The third LEXX telemovie is not really as subversive as I Worship His Shadow, or as schlockily bonkers as Supernova, and the themes are rather obviously telegraphed even by LEXX standards (I get it, it’s about eating. Move on, OK?). Also, the CGI was more obvious than in the first two stories for some reason: possibly they were saving up money for the grand finale.
Nonetheless, it takes balls to develop a hybrid of Soylent Green, Invasion of the Body Snatchers, Screamers, Reefer Madness and Mad Max and make it work as a story. Doreen Jacobi, as unlikely villain Wist, is stunningly beautiful, and Rutger Hauer is, well, Rutger Hauer, and clearly having a lot of fun. The interviews on the DVD extras were also weirdly hilarious.
Not really an awful lot more to say, so let’s move on.
Finally continuing the LEXX capsule reviews with the second Lexx telemovie, Super Nova. Still pretty good, but this one was lower on the subversive wit, higher on the body horror, and had a shower scene where Stan spies on Zev the love-slave (and gets found out) that I’m pretty sure wasn’t in the Canadian version that I first saw back in the nineties (research indicates it wasn’t, and that the team filmed some too-porny-for-Canada sequences with a view to putting them in video releases and European versions).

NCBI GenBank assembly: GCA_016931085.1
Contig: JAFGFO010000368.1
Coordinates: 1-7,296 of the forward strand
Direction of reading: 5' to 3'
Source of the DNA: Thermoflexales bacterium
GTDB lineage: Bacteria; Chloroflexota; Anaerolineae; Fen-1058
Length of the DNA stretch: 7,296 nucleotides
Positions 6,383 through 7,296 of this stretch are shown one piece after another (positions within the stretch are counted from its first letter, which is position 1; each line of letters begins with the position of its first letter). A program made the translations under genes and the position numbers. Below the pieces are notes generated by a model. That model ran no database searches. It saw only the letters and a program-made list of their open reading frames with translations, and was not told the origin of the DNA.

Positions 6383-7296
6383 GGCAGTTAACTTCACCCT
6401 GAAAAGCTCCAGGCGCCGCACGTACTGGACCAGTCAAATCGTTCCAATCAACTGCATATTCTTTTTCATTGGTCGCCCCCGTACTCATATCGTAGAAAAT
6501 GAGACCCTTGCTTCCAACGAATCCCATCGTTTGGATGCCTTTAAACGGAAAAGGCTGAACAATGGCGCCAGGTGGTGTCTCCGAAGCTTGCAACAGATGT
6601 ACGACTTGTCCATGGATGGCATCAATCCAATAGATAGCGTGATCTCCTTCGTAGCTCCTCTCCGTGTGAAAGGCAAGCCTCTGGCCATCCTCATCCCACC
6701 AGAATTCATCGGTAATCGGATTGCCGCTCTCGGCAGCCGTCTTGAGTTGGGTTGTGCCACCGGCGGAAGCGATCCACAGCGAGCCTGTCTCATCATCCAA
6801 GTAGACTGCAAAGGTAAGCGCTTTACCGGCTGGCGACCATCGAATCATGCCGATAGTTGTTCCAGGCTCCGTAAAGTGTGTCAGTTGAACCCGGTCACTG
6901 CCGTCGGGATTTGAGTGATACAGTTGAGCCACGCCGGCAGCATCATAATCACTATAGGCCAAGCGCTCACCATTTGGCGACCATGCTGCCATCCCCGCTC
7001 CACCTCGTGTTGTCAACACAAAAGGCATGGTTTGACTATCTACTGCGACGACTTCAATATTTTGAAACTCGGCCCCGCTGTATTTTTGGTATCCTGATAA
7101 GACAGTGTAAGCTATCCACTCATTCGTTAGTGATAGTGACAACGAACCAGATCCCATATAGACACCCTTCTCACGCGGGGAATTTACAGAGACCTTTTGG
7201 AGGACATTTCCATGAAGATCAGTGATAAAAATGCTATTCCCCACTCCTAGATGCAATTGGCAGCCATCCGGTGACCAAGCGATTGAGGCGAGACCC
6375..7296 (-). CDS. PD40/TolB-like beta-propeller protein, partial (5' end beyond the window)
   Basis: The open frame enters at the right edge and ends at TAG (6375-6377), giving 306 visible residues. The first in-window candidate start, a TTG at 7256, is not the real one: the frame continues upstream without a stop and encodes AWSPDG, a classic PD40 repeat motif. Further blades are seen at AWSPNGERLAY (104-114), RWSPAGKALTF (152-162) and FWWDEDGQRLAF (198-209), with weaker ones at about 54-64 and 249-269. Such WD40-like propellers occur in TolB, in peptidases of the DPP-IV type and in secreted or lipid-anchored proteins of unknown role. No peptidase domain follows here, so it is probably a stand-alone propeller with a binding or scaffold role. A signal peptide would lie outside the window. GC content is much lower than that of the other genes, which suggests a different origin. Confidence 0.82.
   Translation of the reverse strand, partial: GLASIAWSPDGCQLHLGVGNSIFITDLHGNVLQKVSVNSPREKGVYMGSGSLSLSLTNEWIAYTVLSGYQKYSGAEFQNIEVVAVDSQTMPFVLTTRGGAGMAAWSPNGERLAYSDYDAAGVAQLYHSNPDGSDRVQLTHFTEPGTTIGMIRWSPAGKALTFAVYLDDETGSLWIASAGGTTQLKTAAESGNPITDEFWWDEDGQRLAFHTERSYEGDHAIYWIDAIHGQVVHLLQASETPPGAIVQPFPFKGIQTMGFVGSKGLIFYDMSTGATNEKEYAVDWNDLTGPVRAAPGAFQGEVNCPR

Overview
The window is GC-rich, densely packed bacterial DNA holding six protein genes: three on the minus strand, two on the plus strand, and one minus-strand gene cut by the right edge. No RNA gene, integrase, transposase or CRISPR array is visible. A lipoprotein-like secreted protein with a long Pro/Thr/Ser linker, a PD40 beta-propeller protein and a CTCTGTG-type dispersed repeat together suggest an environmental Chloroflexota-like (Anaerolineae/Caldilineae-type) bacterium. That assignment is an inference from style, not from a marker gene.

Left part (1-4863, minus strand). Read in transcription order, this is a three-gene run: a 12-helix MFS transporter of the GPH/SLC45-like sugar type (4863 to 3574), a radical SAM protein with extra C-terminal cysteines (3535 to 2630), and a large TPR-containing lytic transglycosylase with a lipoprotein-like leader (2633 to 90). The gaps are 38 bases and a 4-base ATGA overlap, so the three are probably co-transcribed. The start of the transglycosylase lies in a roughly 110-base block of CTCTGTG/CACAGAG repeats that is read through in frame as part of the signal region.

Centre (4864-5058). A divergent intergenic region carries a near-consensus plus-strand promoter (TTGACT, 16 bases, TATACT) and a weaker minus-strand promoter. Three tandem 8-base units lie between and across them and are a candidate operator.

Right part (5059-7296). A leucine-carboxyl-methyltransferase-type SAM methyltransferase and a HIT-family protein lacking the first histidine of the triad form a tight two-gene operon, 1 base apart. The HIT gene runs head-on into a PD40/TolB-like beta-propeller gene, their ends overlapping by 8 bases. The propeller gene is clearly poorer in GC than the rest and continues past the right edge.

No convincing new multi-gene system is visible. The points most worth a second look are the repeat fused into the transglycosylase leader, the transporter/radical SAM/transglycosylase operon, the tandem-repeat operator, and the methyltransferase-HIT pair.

Without spoilers: this episode sees the crew trying to fix Kai’s longevity issue (having no fresh protoblood, he’s only got ten days to live) by travelling to his home planet of Brunnis. Since he’s also the Last of the Brunnen-G people, it’s inhabited only by The Poet Man (Tim Curry), a hologram who isn’t going to let a little thing like being dead stand in the way of having sex and reproducing. The story also introduces Giggerota, a strangely charismatic recurring baddie with cannibalistic tendencies. The story does some interesting things with the concept of prophecy and destiny; on the negative side, Giggerota, at this point, just feels like a gratuitous if entertaining Rabelasian side-plot, but her importance to the series does become clearer later on.